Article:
George Bush Presidental Library and Museum
1000 George Bush Drive West, College Station, TX, USA
bushlibrary.tamu.edu - (979) 691-4000
George Bush Presidental Library and Museum College Station Reviews
Executive order Jul 26, 2015
A critical starting point of this review is to stress we are visiting the library of the elder Bush, not “W”. Seems I raised animosity every time I mentioned the excursion to friends, only releasing tension by clarifying that bit.
Quite frankly, the installation does a terrific job of documenting an admirable life. You wade through his years in chronological order, with scant dwelling upon his upper crust pedigree at the beginning. Things get interesting on his eighteenth birthday, during US involvement in WWII, when George immediately registered with the Navy. His exploits and courage flying missions during these years leaves no question around his sense of duty to country. The museum included replicas of George’s aircraft and even had a video game simulating some of the actions he experienced. A tasteful balance of history and entertainment.
Revealing ability to multi-task, George also managed to meet, woo and wed Barbara during his three years of active duty. Not missing a beat when hostilities ended, George enrolled in an accelerated program at Yale, graduating in three years. Rushing to a sheepskin did not mean abandoning extracurricular activities, and George’s most noteworthy side venture was starting at first base for the baseball team. George was voted team captain his last year and got to play in the very first College World Series.
Attending Yale is clear evidence of privilege, but George was determined to make his own way in the business world. If the museum is to be believed, the sole support his parents offered at graduation was a brand new ’48 Studebaker. George packed up Barbara and baby W and headed for Texas, where he would reap riches in the booming oil industry. Becoming a millionaire by the age of forty, George segued back to public service by dabbling in politics.
As we all know, he pursued government offices the rest of his career. But I had utterly forgotten the rather impressive credentials he racked up. Beyond his years in the Federal House of Representatives, George was tapped by President Nixon to serve as US Ambassador to the United Nations. Here he exercised only the second US veto ever, passionately killing a sanction against Israel for military actions in Lebanon and Syria in 1972. I am no fan of Israeli policy in the West Bank for the last fifty years, but this action had been precipitated by the horrific assassinations during the 1972 Munich Olympic Games. No rebuke was issued by the UN around that trigger, and I agree with George's stance.
After his stint in the United Nations, President Ford appointed George as Director of the CIA. Looking back, it seems George was one of a select few holding this position whose tenure was not tainted by any hint of corruption. Regardless, striding through the exhibits certainly reinforced an impressive resume.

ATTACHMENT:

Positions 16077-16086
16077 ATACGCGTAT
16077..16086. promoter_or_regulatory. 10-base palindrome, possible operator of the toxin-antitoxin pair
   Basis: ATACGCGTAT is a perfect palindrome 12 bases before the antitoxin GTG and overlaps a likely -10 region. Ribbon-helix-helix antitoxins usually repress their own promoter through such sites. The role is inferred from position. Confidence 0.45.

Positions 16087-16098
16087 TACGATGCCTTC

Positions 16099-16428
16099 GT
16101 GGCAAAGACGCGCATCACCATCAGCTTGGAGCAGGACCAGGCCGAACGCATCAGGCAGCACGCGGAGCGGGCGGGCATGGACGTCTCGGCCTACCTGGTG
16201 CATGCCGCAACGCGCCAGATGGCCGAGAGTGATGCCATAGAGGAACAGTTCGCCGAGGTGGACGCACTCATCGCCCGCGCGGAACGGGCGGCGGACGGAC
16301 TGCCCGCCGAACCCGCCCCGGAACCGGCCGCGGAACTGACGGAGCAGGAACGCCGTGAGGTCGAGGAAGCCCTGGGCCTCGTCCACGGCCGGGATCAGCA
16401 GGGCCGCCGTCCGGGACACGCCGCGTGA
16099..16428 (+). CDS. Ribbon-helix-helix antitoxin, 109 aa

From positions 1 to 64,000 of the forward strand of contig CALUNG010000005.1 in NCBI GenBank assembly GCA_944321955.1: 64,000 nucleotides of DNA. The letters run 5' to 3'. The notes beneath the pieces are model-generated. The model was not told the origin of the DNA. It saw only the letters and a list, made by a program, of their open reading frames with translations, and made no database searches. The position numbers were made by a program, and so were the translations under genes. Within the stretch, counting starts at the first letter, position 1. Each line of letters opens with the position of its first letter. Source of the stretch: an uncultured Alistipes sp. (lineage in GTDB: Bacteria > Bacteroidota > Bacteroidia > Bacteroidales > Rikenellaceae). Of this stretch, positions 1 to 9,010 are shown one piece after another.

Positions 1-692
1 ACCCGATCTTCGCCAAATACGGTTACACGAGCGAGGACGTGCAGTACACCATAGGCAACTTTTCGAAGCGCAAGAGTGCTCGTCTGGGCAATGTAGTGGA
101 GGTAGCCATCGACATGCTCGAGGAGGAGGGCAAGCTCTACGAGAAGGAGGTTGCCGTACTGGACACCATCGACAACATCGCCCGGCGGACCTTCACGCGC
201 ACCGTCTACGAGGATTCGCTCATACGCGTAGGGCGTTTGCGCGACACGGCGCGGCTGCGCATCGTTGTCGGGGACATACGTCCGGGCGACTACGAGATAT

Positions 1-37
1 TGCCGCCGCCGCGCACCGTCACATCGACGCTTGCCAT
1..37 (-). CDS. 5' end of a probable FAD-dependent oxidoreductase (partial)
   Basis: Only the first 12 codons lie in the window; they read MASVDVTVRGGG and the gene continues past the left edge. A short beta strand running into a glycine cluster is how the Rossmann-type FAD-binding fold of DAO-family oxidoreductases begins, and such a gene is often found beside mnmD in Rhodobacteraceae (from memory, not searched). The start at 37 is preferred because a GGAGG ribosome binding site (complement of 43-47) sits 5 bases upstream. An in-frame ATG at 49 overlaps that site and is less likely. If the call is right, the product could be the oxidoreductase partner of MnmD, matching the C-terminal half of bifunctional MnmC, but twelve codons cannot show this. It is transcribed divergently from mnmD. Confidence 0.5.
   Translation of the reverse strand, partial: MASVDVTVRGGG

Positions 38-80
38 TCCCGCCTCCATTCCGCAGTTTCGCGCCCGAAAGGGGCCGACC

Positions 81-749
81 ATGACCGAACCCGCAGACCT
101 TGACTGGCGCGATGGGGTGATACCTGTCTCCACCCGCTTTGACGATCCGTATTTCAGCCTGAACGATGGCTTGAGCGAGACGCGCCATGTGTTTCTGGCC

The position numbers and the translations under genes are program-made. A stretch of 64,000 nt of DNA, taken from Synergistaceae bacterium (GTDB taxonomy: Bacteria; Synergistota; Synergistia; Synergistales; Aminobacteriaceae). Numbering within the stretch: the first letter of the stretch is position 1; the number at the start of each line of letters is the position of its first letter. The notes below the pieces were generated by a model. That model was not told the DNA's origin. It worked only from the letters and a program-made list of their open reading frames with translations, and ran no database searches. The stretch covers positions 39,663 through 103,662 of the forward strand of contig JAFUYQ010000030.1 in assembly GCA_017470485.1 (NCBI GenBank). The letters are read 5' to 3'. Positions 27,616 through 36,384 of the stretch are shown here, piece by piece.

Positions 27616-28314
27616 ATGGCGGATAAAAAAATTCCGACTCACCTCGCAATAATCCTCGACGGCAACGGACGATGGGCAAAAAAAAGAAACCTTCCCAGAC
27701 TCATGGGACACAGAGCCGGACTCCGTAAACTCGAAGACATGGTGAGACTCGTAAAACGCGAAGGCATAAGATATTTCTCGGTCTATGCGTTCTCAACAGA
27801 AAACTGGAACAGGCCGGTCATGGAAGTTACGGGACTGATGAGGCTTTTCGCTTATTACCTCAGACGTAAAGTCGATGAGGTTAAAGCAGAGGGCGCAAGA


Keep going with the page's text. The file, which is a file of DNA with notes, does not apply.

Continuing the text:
Next we roll through the VP years and then on to the Presidency. Here I was surprised to see Dan Quayle mentioned. No idea what happened to that clown, and though I admire George’s loyalty, it is at times unfortunate. It should be no surprise that a large chunk of the museum dwells upon George’s final term of public service, and an attendant practically begged for my camera to take a shot of me sitting at the desk in their replica Oval Office.
There was another “travel moment” when I glimpsed a bone china plate commemorating George’s 1988 presidential inauguration in a display case. It had been produced by the Pfaltzgraff Company, whom I worked for at that time. Not only do I have one of these, there is a fun confession. When my wife and I split, she took most of the kitchen goods. The only dinnerware I have is my Pfaltzgraff china, which I use and I have eaten off of my Bush memorial plate a couple times over the last year! Travel brings unexpected smiles to my face in so many unusual ways.
Separate space is devoted to Barbara, and a really refreshing conclusion to the tour spans all of the charitable endeavors George and Barbara have pursued since leaving the White House. I was astonished by the wide range and, right or wrong, departed believing George has truly led an inspiring life.
Part of the Killing Time in Texas travel blog
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A nice insight to President George Bush life May 29, 2010
We had a free morning in College Station and my host Sixto invited us to the George Bush Museum. The ticket was very cheap and even cheaper for students ($3).
The museum features a great picture collection throughout the life of President Bush, his personal life, experience in WWII, as an ambassador in China and as president of course.
There is also a winery exhibition in the museum.
They show interesting videos about WWII and other aspects of Bush presidency. One cool thing is that you are able to take a picture in a replica oval office from the Bush period.
I recommend this place for visitors to College Station
Part of the Escaping Louisiana! travel blog